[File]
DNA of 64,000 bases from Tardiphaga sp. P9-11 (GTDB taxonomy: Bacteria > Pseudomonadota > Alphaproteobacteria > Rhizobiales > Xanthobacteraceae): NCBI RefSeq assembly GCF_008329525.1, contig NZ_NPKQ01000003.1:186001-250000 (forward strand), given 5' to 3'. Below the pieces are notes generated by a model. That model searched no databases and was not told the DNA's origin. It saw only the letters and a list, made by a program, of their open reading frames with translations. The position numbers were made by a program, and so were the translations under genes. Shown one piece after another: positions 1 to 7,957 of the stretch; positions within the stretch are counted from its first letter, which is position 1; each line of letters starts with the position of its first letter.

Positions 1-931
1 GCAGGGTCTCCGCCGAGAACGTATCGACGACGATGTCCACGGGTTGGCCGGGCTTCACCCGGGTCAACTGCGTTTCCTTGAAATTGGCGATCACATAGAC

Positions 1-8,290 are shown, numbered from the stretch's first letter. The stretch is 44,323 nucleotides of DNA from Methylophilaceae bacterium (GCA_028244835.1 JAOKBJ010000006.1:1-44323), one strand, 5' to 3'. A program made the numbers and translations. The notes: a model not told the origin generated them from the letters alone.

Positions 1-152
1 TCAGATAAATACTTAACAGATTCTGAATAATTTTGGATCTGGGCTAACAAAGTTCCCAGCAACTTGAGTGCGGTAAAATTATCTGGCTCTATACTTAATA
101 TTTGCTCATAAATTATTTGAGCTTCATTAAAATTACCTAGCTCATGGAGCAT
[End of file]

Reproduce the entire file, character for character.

DNA of 64,000 bases from Tardiphaga sp. P9-11 (GTDB taxonomy: Bacteria > Pseudomonadota > Alphaproteobacteria > Rhizobiales > Xanthobacteraceae): NCBI RefSeq assembly GCF_008329525.1, contig NZ_NPKQ01000003.1:186001-250000 (forward strand), given 5' to 3'. Below the pieces are notes generated by a model. That model searched no databases and was not told the DNA's origin. It saw only the letters and a list, made by a program, of their open reading frames with translations. The position numbers were made by a program, and so were the translations under genes. Shown one piece after another: positions 1 to 7,957 of the stretch; positions within the stretch are counted from its first letter, which is position 1; each line of letters starts with the position of its first letter.

Positions 1-931
1 GCAGGGTCTCCGCCGAGAACGTATCGACGACGATGTCCACGGGTTGGCCGGGCTTCACCCGGGTCAACTGCGTTTCCTTGAAATTGGCGATCACATAGAC

Positions 1-8,290 are shown, numbered from the stretch's first letter. The stretch is 44,323 nucleotides of DNA from Methylophilaceae bacterium (GCA_028244835.1 JAOKBJ010000006.1:1-44323), one strand, 5' to 3'. A program made the numbers and translations. The notes: a model not told the origin generated them from the letters alone.

Positions 1-152
1 TCAGATAAATACTTAACAGATTCTGAATAATTTTGGATCTGGGCTAACAAAGTTCCCAGCAACTTGAGTGCGGTAAAATTATCTGGCTCTATACTTAATA
101 TTTGCTCATAAATTATTTGAGCTTCATTAAAATTACCTAGCTCATGGAGCAT